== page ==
“Reap what you sow” (Galatians 6: 7-8). “Do unto others as you would have them do unto to you” (Matthew 7: 12).
If whites fear angry blacks (many do), and if blacks distrust whites (many do), then we must take an uncomfortable but honest look at the causes for anger and fear in this country. After many years, our feelings have morphed into beliefs. Unexamined, these beliefs fail to address truth and, thus, fail to heal. What can white Americans do to repair injustices and restore trust?
Why All the Anger?
Before beginning the healing process, we need to understand the cause of the anger crying out from black communities. According to summer of 2015 Yes! Magazine, anger among blacks bubbles up from deep wells of legitimate resentment. Before dismissing this anger, consider the historical facts below:
At the beginning of the Civil War, slaves accounted for 48% of all wealth in the southern states. The value of slaves exceeded the combined worth of banks, factories, and railroads.
President Abraham Lincoln freed the slaves in 1862. Unfortunately, the $300.00 reparation paid for each slave was sent to the slaveholders instead of the slaves.
When the Civil War ended, General Sherman promised the newly emancipated slaves “forty acres and a mule” to begin their unfettered lives. President Andrew Johnson vetoed that promise.
At the time of the Great Emancipation, African Americans brought home 0.5% of the nation’s wealth. By 1990, the increase had only reached 1.0%.
Social Security did not include domestic workers or those who labored in the fields. This eliminated thousands of African Americans.
The 1933 Home Owners’ Loan Corporation helped more than a million families, but none of the loans went to black families who wanted to move into white neighborhoods.
In 2013, the mean average income for white families was reported to be $58,000 compared to only $36,000.00 for African American households.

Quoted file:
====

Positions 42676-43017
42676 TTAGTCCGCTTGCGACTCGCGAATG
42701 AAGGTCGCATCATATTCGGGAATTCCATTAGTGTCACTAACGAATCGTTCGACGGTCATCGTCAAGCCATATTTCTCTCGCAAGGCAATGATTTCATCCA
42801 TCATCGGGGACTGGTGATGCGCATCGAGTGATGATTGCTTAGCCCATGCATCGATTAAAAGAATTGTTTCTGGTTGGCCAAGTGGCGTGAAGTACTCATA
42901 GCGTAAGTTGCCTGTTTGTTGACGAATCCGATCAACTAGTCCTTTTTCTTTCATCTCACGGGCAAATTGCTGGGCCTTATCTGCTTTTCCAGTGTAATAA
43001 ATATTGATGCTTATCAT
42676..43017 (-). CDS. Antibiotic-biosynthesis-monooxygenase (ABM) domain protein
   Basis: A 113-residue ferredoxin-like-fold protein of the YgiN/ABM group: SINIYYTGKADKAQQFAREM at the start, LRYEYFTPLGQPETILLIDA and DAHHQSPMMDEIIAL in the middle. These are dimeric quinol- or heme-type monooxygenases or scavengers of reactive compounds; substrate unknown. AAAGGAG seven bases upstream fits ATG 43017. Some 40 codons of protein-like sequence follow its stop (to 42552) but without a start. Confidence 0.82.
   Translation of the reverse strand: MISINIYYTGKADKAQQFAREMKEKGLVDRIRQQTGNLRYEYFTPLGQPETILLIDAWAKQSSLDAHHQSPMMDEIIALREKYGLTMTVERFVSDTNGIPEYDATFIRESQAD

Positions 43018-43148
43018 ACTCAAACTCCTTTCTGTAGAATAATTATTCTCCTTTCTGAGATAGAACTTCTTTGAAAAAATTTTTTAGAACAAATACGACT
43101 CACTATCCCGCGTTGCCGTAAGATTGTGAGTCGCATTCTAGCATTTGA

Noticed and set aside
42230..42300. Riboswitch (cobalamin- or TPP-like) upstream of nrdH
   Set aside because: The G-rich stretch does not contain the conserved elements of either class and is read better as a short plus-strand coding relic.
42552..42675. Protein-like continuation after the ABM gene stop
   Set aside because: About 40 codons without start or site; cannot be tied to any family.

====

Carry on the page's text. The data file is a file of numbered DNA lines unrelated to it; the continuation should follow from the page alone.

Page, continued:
Why Should We Care?
When fear-based beliefs rather than rational, self-reflective thinking rules societies’ decisions, everyone loses. According to Sharon Morgan, “…hurt people hurt (other) people”. The motivation to heal this divide comes from the realization that as long as black and white Americans live separately, and unequally, no one remains safe. African Americans (especially males) fail to experience the concept of safety. In their frustration, they react by hurting back. Because we love this nation, we must “Do unto others as we want others to do to us.” We must teach the unaffiliated black man to value his place within this nation. We must teach the bigoted white man to recognize his responsibility to work toward unity. We must reform our beliefs to recognize that all men are brothers within the far greater community. Only then will we know peace.
Thankfully, the separate restrooms, drinking fountains, and seats at the back of the bus do not exist today. But we have not yet created a nation that is free from hatred and bias. Sins, perpetrated by an entire nation, which covered 246 years of slavery, and involved four million African Americans, require that each of us must now actively engage in nation-building considerations.
We must search out hidden, internal prejudices. For example, my lament: “Why must I tell a story about a ‘black’ person when the story could remain intact without the adjective?” Or the oft-used “code” for bigotry: the substitution of words that allow the speaker to reference prejudice.
Whether our particular ancestors owned slaves or not, we must begin the process of admitting, then forgiving, a shameful history. Guilt assigned, without offering genuine forgiveness, produces nothing but more hatred.
As a nation, we must correct the inequality in our schools, our hiring practices, our health care, and our housing. The paying of reparations could smooth the path toward equality for all.
Above all, we must call on a Divine Power to heal our hurting hearts.
Finally, as we continue to accept the shame of slavery, we must realize that until we change beliefs, thoughts, and behaviors, we will continue to suffer the pain and discord that plagues this nation. Rabbi Dr. Yanklowitz states: “Reparations are not punitive; they’re restorative.” Restoration requires a systemic change in attitude, time invested, financial concerns, and an effort. Doing nothing at all promises only an even costlier price tag.
Morgan, Sharon, T. DeWolf. “Healing History’s Wounds, One-o-One.” Yes Magazine! Summer 2015.
Neumann, Jeff, T. Loeffelholz Dunn. “Just the Facts: A Nation Built on the Back of Slavery and Racism.” Yes Magazine. Summer 2015.
Yanklowitz, Shmuly. “Righteous Debt.” Yes Magazine. Summer 2015.